No, reader Colin, no more than an ice cream will, and there are several reasons for that. Firstly because chocolate mousse contains lots of different dairy and cocoa fats, which, while they’ll firm, won’t go entirely solid. But additionally, mousse follows freezing rules that are similar to ice cream.
Consider some of the other key components of a mousse: water and sugar. Mixed together they form a syrup, and syrup does some very interesting things as it gets cold. At the freezing point, some of its water does indeed go crystalline (freeze). But as we know from other discussions on the topic of crystals, they only form with other like molecules. And that means that as some water molecules freeze out of the syrup, the sugar molecules get left behind in the solution.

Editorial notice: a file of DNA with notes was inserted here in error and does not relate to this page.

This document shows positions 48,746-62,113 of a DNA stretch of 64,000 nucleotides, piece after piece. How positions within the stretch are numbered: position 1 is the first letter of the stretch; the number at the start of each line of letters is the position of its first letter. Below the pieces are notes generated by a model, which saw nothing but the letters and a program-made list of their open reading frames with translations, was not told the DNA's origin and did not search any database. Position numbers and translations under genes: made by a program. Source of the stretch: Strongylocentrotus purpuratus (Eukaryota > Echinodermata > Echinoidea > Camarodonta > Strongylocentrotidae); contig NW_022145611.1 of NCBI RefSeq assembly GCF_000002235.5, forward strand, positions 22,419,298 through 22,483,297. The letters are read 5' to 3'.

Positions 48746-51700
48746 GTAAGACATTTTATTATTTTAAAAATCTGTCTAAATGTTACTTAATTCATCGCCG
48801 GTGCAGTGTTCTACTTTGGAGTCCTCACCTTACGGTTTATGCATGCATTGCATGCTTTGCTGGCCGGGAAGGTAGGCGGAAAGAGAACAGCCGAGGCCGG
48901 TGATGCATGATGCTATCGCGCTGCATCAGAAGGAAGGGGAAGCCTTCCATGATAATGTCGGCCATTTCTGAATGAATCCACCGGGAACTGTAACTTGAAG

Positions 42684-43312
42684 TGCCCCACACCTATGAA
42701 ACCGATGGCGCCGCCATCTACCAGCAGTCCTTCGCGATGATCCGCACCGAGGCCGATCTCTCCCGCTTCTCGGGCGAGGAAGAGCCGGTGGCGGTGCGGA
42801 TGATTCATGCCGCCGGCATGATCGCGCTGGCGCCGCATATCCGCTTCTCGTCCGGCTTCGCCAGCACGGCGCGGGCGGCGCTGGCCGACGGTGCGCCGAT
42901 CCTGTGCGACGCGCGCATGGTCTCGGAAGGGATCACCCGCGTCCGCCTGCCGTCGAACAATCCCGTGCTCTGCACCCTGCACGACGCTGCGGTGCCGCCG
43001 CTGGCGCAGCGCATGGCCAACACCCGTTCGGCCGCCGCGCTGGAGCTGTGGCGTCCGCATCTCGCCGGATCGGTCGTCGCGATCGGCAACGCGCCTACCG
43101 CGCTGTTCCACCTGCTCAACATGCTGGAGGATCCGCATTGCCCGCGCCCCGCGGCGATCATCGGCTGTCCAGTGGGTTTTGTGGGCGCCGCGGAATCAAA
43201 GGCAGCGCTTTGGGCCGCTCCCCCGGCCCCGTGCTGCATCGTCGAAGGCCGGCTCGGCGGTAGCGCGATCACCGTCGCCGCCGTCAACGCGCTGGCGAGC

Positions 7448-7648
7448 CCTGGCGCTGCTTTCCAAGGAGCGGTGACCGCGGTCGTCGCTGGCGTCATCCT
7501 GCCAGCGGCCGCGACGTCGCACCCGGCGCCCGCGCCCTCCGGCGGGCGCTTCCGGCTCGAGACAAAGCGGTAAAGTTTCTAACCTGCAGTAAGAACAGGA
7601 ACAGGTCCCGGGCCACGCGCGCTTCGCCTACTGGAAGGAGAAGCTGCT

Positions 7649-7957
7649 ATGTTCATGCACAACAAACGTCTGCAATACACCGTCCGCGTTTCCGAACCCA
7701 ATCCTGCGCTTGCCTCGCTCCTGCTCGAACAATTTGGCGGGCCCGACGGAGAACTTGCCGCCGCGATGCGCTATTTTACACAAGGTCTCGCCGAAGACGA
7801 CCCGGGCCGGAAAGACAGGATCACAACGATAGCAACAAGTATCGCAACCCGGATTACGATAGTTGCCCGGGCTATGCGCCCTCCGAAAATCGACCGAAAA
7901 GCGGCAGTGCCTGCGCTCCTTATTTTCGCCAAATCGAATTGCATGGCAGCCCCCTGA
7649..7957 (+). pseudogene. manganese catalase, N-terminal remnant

Fine and dandy. However now, the syrup that remains has a higher concentration of sugar, which means its freezing point is lower. No problem, home freezers go down to zero Fahrenheit, so the syrup will get colder and more water will freeze out of the solution. But then that creates an even more intensely concentrated syrup with an even lower freezing point, and so on. This game goes on and on until the syrup’s freezing point drops below the freezer’s ability to freeze it.
So you see, no matter how cold an ice cream, sorbet or mousse gets, it will always contain some small amount of (very sweet) liquid syrup. And that syrup will make the concoction scoop-able, at least to some extent. Ah science, will you ever run out of wonders?